Related topics

While private fundraising has been challenging over the past year, there is reason to believe capital formation conditions are improving.

In brief
  • With IPO and M&A activity remaining slow, private companies are navigating the challenges of financing growth amid macroeconomic uncertainty.
  • Early-stage companies and disruptive innovation are more attractive to investors in this environment than late-stage growth investments.
  • There is still an ample supply of capital in the market, along with investors eager to jump on opportunities with high growth potential.

With the current headwinds in the capital markets, private companies and their key stakeholders are facing significant and rapidly evolving funding challenges. As IPO, SPAC and merger activity remains subdued, companies that are turning to the private capital markets are finding greater selectivity from capital providers, meaningful shifts in investor priorities, valuation resets and the revival of structural protections for investors.

A panel led by EY IPO and Private Transactions Advisory leaders in the Financial Accounting Advisory Services practice shared insight from banking, legal and investor perspectives during a recent National Venture Capital Association (NVCA) webinar. The panelists examined how companies are navigating the realities of today’s private markets, the key issues they are facing and their outlook for capital markets for the remainder of 2023 and beyond.

Early-stage companies and disruptive technologies are attracting investors, while late-stage growth investments present more challenges


Recent market conditions have proven challenging to private companies seeking capital. A combination of valuation resets, cost structure reassessments and more stringent structural terms demanded by investors have made it difficult to secure financing. Many investors shifted their focus to portfolio company management during this time vs. capital deployment into new opportunities, said panelist Stephen Lambrix, EY Private Transactions Advisory Leader in Financial Accounting Advisory Services.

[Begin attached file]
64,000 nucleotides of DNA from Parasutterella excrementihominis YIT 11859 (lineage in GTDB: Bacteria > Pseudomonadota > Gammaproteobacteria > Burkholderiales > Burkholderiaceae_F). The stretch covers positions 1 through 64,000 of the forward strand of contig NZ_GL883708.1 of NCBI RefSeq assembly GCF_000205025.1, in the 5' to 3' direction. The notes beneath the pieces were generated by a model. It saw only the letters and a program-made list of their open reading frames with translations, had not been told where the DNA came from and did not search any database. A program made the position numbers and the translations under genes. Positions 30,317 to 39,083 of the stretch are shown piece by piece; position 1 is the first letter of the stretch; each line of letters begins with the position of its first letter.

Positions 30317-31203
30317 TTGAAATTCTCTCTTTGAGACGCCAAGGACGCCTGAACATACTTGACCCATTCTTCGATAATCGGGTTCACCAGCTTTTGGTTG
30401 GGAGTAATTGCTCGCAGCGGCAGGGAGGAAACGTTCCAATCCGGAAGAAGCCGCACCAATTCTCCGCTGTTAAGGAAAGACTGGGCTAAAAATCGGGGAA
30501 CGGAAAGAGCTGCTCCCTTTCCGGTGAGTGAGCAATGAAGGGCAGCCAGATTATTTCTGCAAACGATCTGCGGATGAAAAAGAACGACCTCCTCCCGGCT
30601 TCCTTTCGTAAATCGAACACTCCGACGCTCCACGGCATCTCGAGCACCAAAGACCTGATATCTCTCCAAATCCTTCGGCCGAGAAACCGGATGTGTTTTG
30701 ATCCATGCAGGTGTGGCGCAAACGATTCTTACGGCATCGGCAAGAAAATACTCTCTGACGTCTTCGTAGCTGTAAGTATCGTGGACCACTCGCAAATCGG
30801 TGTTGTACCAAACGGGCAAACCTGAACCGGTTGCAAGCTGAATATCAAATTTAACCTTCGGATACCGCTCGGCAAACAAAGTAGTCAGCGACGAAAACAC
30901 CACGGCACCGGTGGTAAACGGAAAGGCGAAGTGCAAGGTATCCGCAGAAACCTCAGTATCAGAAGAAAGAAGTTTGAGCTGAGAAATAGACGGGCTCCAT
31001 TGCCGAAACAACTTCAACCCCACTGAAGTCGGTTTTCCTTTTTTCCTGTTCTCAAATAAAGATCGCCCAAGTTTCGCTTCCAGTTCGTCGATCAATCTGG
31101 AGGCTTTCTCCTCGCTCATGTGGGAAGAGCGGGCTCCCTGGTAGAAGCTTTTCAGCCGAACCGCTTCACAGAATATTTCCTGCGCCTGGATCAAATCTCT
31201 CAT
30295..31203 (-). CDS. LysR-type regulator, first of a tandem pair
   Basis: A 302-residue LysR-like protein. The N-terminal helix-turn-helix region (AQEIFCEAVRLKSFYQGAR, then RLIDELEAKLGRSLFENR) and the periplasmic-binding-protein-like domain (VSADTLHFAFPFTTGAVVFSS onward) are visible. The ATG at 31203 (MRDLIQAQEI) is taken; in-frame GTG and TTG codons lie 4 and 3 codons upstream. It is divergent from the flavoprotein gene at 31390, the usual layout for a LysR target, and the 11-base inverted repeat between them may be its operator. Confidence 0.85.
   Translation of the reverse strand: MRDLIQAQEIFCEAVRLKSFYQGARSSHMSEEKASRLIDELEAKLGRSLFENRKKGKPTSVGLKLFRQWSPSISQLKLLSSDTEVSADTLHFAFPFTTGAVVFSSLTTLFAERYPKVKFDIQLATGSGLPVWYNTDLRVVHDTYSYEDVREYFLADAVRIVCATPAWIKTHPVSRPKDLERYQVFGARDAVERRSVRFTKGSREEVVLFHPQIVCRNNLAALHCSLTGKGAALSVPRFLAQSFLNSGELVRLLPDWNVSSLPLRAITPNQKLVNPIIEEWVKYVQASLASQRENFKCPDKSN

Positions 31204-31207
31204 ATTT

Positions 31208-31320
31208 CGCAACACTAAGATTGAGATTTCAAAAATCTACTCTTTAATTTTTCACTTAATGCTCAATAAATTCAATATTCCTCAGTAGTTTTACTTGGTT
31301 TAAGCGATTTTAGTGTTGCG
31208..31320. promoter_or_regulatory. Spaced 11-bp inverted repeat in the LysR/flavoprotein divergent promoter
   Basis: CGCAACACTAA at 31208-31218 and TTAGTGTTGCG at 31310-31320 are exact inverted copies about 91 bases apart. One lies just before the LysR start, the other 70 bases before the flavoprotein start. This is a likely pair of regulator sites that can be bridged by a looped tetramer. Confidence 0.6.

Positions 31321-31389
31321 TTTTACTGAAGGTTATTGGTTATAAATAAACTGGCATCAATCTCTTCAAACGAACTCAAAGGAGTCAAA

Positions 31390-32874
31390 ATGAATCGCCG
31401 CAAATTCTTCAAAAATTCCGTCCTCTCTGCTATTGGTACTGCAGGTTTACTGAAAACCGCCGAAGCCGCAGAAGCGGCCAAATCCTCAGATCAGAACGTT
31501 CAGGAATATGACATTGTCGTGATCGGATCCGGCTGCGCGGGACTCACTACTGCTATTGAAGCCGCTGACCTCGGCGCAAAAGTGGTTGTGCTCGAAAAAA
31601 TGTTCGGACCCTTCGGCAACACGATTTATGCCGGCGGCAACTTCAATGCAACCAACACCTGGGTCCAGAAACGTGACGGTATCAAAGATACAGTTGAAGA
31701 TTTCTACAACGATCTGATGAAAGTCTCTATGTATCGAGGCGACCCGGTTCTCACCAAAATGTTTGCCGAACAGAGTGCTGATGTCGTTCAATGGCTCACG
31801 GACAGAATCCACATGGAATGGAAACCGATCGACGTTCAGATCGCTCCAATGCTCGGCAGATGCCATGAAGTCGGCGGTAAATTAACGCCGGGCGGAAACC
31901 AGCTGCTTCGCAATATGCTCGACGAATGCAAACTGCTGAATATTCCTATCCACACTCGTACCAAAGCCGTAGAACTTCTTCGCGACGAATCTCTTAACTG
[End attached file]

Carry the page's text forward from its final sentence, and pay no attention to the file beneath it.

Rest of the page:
When investors have decided to back new management teams, companies in the seed to Series A stages and companies with disruptive technologies have been most appealing, Lambrix said, adding, late-stage growth deals “are tough in this environment where your return profile hinges on the exit opportunity via IPO, M&A or otherwise. Earlier is easier.” Growth rounds are getting done in this environment but far less than early-stage companies.


It’s also clear that companies with compelling unit economics that can demonstrate a path to profitability have a leg up in this financing environment. “Focusing on unit economics is fundamental to building a good business,” said panelist Nicole Quinn, a partner at Lightspeed Venture Partners. “Building a generational business is the approach and the mindset a founder needs to have.”


Climate tech and biotech are two industries generating interest. But the hottest industry right now is generative artificial intelligence (AI). An economic downturn is often fertile ground for emerging industries and businesses, as it provides founders an opportunity to aggressively prepare for the needs of the market and the growth they expect to achieve, Quinn said.


“We’re going through a significant technological wave, just as we did with disruptive technology like the internet and mobile,” she said. “We’re excited to see what these AI companies can do.”